KANSAS CITY, Mo. — We are living through a historic heat combination in Kansas City and it all started Saturday, Aug. 19.
The National Weather Service in Kansas City wants to emphasize this heat is not only historic, but possibly unprecedented and something we all need to take seriously. They say here are things people should do:
- Not work or do anything strenuous outside other then early in the day;
- Outside school activities should not be occurring unless very early in the morning/before school;
- Check on elderly neighbors and relatives or anyone else who may not have air conditioning; make sure they have air conditioning
But you might ask, hasn't Kansas City been hotter or what makes this heat so different? When it comes to just reading the mercury, yes, we have been hotter.
But most of the historic heat waves in Kansas City have one important thing in common — they happened during the dust bowl.
The dust bowl occurred in the mid 1930's and was a period of extreme drought across the Midwest. It is a well known dry period in our history and the feel of the heat then was just different.
While those heat waves lasted longer, they were not coupled with as much humidity as we are feeling now in 2023.
The hottest days this year and possibly ever in Kansas City were spent sweating it out by all Saturday and Sunday as the heat index jumped to over 120 degrees both days.
Which is why comparing this heat wave to any dust bowl era heat is like comparing apples to oranges. But what about our most recent heat wave? We can at least look at the most recent heat heat wave in the 21st century, something that has a similar baseline climate, for that we flash back to the summer of 2012.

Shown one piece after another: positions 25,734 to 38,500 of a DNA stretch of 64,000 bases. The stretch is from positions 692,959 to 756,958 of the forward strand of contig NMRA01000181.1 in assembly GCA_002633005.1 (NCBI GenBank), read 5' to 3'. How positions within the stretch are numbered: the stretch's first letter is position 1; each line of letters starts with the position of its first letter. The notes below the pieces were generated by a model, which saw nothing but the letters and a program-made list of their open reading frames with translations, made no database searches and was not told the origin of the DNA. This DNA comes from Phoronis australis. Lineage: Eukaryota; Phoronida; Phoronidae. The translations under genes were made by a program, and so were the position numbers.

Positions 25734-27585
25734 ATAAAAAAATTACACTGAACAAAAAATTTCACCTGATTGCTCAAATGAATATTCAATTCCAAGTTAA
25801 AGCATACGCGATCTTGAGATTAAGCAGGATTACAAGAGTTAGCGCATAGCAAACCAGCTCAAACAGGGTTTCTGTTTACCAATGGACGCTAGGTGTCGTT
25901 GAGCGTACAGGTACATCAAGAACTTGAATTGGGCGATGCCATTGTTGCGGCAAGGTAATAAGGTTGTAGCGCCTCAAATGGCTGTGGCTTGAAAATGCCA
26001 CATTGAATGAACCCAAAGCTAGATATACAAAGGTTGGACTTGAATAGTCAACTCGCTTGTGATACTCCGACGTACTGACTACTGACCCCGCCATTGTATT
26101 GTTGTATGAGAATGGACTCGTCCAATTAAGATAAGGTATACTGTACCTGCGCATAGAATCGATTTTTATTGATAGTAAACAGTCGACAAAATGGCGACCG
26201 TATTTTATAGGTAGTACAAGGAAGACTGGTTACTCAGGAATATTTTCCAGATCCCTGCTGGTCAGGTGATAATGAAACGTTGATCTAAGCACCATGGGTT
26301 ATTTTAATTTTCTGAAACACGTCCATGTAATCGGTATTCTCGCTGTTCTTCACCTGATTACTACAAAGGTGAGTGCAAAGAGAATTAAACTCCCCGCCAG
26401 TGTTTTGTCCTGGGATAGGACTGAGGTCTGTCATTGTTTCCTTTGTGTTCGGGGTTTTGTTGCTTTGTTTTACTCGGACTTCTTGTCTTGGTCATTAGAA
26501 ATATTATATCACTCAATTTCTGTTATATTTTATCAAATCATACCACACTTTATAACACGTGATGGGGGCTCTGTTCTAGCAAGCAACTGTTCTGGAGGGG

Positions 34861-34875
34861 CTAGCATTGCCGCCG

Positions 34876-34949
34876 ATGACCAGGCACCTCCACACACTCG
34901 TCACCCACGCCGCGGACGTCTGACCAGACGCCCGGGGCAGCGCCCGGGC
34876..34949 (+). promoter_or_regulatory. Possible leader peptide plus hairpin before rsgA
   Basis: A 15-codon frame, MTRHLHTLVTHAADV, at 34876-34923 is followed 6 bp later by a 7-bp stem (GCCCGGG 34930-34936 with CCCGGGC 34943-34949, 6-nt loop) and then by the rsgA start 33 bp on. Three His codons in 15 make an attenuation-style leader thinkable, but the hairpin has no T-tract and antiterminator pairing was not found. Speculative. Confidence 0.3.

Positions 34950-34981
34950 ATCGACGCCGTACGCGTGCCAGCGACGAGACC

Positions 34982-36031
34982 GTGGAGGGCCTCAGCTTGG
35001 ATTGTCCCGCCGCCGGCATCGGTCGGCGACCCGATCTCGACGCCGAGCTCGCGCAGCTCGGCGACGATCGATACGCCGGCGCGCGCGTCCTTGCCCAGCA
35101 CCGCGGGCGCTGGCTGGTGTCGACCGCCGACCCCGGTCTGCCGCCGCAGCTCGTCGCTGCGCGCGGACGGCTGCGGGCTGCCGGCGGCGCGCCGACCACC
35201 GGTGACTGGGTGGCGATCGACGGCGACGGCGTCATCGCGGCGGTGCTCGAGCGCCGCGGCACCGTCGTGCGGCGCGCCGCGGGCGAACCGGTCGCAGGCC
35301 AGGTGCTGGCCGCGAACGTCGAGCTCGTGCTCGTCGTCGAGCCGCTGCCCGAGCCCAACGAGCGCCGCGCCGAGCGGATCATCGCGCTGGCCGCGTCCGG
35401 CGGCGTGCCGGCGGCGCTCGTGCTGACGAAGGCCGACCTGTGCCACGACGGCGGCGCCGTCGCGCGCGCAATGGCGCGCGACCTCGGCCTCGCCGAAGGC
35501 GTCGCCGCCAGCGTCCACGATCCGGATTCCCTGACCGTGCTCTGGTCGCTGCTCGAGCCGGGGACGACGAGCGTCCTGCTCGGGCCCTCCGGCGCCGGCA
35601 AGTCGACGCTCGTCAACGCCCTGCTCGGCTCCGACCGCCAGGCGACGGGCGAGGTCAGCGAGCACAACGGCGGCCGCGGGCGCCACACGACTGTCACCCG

The summer of 2012 was the last time we saw a prolonged heat event for five-plus days.
But even our most recent heat wave was built differently.
During the summer of 2012 we actually saw two heat waves — the first June 27 - July 7 and the second July 14 - 26. These heat waves lasted longer, were hotter, but had significantly lower humidity levels.
And when it comes to heat related illness, a lower humidity goes a long way.
For quick reference I pulled the 4 p.m. readings of temperature and humidity for both heat wave periods.
On July 22, 2012, is was 102 degrees, but the dew point was 57 degrees. This matters because that keeps the heat index at 102 degrees.
Dew points basically measure the amount of moisture in the air — the higher the dew point, the hotter it feels. Humid heat impacts our health.
When humidity is high our sweat cools less, our hearts pump faster and our kidneys work harder. Heat related illness can set in faster and hit harder overall.
This is why this heat wave is particularly more dangerous than anything we've witnessed in Kansas City history.
But in a warming world, juicy dew points will become our new normal.
According to a study by Climate Central, "as summers get hotter from the increase in greenhouse gases, they are also getting stickier. More evaporation occurs in a warming atmosphere, and on a world where water covers nearly three-quarters of the surface, it means an increase in water vapor in the air."
While we have been focusing on the Heat Index, the overnight warmth is sneaking closer and closer to record territory.
Nighttime temperatures are out pacing daytime temperatures increases and it comes with a cost; urban heat cores can't cool down, the heat stress window extends further and we see a jump in cooling costs and cooling needs.
While our daytime temperatures aren't quite at record territory, our overnight temperatures are. The next few days we will be close to breaking records.
Breaking our heat record Wednesday morning can directly be tied to climate change.
The Climate Shift Index (CSI) shows that our Wednesday morning low temperature has a climate shift index of 3. The CSI is a categorical scale with the categories defined by the ratio of how common (or likely) a temperature is in today's altered climate vs. how common it would be in a climate without human-caused climate change.
A CSI of 3 means that kind of temperature has been made three times more likely due to climate change.
Please take this heat seriously, be on the look out for heat related illness especially in vulnerable populations.